In 1989 Irene Borger heard a voice in her head telling her to start a writing workshop for people living with AIDS. She was on retreat at the Lama Foundation. Seven years later, the week this collection of stories and poems was published, the Lama Foundation burned to the ground. This was a coincidence, but the metaphor, “from a burning house,” is not. We are all in a burning house. Everyone who pays attention knows this is true. Some of us get this insight through meditation, others from AIDS or some other life-threatening circumstance, and some from both.
To teach people to write about their agony and ecstasy as they’re running is exactly what Irene Borger has done so magnificently. With a bit of grant money and “a strong fools-rush-in intuition,” she began a nine-month-long writing group for people living with HIV, ARC and AIDS. Each week for three hours, they write, read aloud, laugh, cry and, above all, put words to their experiences as an offering of life. Although many members of the workshops have died, they all live through their writing.
As you would expect, From A Burning House includes a lot about pain, sickness, medication, dying, assisted suicides and funerals. In addition, as Borger says in her introduction, there’s “everything from arousal, lime green high heels, plutonium, and the theater to . . . warts, and hospices.”
The book is comprised of seven sections, beginning with stories about hometowns and childhood and ending with stories about death and dying. From A Burning House might have just as easily been divided into sections on impermanence, suffering and selflessness. What’s so special is how these fundamental characteristics of existence are revealed by those in the midst of a crash course.
There are other dharma lessons. “Dishes” by Doug Bender is a story about how, in the midst of great suffering, we may appreciate the ordinary rituals of everyday living. The writer observes that washing dishes takes so little time, but “it gives me great pleasure to see them clean once again, dripping on the white, waffled dishcloth that rests on the counter. . . . there is finally order and calm in a chaotic, frenetic world. . . . You find joy where you can. . . . This is my last year.”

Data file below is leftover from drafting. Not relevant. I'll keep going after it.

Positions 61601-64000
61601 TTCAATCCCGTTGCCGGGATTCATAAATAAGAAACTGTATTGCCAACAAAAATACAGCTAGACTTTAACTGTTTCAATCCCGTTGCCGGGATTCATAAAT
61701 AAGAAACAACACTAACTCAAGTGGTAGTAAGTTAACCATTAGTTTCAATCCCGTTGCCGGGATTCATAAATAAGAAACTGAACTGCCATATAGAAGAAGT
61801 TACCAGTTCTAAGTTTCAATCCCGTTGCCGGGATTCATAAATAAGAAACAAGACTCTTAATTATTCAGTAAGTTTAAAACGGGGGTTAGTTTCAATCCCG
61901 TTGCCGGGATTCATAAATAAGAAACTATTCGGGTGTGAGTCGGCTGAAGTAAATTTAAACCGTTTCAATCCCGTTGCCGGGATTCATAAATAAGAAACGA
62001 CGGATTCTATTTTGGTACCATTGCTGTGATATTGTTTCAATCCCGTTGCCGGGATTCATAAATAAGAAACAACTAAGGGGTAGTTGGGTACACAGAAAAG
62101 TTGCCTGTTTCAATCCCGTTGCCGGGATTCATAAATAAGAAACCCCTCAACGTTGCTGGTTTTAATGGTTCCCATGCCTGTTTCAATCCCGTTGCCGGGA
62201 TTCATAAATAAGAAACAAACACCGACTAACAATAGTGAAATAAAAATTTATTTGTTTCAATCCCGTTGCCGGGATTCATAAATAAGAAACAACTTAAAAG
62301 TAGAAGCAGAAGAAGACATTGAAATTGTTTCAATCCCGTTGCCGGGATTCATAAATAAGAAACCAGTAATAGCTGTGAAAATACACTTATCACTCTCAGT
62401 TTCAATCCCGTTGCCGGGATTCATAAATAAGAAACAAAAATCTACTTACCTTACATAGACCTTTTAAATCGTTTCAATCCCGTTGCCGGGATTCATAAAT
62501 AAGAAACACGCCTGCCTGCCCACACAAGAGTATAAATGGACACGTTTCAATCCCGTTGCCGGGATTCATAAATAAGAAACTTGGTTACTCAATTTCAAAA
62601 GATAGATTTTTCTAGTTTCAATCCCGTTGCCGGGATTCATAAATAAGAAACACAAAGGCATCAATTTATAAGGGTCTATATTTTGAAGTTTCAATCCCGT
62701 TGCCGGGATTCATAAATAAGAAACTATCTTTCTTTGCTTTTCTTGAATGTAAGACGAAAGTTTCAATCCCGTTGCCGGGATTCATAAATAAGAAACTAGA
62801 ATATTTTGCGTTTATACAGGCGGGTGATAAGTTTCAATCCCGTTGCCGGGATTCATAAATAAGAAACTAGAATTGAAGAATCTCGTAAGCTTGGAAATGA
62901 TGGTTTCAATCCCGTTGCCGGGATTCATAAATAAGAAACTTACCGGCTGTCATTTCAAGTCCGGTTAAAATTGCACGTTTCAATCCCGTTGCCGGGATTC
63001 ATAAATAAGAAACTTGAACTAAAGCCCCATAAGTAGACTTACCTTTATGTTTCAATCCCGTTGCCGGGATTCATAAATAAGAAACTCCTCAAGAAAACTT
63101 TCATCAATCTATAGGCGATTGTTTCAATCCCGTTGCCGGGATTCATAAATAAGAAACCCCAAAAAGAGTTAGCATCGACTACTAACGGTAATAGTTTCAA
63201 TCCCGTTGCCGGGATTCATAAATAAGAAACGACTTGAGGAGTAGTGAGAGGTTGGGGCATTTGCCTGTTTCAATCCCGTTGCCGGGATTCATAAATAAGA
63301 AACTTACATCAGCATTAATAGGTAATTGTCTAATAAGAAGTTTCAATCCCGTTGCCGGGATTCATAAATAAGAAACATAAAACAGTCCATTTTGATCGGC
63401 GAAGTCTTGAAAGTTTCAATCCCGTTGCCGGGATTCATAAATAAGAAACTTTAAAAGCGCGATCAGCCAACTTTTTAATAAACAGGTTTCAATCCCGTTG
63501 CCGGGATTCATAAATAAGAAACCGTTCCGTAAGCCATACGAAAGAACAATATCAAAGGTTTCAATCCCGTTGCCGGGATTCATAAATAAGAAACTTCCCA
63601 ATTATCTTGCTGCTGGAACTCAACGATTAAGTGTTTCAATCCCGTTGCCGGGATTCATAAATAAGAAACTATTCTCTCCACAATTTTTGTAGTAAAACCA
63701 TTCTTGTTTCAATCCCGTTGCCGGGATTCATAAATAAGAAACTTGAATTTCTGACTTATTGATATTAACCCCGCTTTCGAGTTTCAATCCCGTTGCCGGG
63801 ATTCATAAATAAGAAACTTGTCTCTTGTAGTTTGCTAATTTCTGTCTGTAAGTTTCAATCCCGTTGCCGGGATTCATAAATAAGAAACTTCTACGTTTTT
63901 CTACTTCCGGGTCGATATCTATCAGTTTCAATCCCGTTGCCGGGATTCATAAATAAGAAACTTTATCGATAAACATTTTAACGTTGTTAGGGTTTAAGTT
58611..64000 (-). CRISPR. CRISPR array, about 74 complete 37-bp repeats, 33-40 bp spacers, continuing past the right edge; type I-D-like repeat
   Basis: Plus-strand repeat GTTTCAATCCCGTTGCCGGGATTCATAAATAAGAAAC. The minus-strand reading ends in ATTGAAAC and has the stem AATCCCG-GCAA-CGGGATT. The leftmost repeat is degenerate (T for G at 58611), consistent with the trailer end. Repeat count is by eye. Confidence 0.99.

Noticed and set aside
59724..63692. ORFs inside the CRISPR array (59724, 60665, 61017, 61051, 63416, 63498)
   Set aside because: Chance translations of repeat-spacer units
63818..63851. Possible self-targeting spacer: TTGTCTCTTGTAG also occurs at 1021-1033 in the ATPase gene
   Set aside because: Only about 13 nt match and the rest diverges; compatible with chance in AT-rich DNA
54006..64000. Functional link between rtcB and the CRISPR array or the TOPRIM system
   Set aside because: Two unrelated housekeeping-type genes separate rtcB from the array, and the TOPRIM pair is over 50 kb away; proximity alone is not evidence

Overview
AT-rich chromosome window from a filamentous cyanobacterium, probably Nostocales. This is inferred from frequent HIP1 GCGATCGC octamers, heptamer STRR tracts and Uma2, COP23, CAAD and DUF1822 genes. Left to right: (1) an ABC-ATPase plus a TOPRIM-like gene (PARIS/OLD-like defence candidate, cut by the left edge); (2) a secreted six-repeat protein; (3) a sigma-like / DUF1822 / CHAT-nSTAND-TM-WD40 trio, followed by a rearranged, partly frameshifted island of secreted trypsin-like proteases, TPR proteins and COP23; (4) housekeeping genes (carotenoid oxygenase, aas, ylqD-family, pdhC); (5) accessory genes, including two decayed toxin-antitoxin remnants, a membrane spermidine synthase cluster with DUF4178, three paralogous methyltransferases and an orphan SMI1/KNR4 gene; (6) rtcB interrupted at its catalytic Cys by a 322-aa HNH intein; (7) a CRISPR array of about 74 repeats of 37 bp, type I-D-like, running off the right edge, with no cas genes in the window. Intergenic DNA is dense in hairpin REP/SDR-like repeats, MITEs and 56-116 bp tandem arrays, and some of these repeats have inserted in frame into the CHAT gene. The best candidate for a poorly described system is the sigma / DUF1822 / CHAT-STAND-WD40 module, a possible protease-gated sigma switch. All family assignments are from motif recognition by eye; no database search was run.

In “A Letter” by Tony Gramaglia, we read about the wrenching journey from anger to forgiveness. The writer composes a letter to the man whose name he cannot remember. “It was four, maybe five letters long. Italian. I think.” He writes, “I think that our encounter is the source of my dying like this.” It was 1982, when no one really knew about AIDS. He continues, “I was just wondering if you were still alive? I hope you are. . . . if you want to be. Sometimes I’m not so sure about myself.” The writer directs neither anger nor blame toward this man/father-substitute who has captured his mind for so many years, but rather his rage is toward the Cincinnati prosecutor who shut down a radio broadcast as a gay man was talking about “some new disease” that safe sex with condoms could prevent. The program that could have saved his life and countless other lives was banned from the airwaves.
The AIDS quilt helps us remember the dead. This collection of writing (also available on audio cassette) preserves the words and wisdom of those living with and those who have died of a fatal illness. Like all meaningful memorials, these stories are a vivid reminder of the life that’s in death and the death that’s in life. These writers don’t have the luxury of denial or the illusion that “there’s time.”